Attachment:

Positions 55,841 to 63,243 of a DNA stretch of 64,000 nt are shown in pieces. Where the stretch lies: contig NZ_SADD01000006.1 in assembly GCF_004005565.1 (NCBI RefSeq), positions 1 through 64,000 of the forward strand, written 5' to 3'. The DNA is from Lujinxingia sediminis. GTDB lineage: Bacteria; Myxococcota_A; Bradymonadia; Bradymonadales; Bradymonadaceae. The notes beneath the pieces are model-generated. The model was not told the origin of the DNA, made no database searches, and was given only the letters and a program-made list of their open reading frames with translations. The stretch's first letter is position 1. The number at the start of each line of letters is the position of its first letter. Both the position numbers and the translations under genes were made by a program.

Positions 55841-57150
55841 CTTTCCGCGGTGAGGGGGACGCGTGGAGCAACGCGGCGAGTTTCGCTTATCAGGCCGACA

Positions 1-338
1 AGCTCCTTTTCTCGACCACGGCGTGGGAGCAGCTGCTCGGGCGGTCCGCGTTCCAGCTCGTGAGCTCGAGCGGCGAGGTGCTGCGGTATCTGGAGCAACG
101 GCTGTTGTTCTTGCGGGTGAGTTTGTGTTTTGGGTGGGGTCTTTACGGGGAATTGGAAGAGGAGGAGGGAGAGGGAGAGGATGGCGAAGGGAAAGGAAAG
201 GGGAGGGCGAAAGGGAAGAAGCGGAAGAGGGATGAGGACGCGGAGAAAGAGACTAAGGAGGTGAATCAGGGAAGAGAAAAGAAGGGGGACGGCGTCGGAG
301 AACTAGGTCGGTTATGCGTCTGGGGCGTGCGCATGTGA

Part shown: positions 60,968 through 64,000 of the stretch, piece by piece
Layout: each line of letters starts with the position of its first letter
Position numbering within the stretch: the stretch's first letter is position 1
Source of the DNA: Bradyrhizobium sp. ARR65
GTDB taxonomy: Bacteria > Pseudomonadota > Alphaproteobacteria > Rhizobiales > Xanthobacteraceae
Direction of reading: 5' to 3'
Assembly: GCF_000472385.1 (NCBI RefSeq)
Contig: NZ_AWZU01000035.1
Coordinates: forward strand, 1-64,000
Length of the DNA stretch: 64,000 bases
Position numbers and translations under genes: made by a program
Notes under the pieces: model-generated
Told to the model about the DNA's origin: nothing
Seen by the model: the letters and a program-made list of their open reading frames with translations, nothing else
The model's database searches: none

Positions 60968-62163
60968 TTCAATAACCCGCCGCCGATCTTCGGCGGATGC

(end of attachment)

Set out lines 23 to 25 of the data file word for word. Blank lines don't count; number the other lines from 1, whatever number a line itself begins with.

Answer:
The model's database searches: none

Positions 60968-62163
60968 TTCAATAACCCGCCGCCGATCTTCGGCGGATGC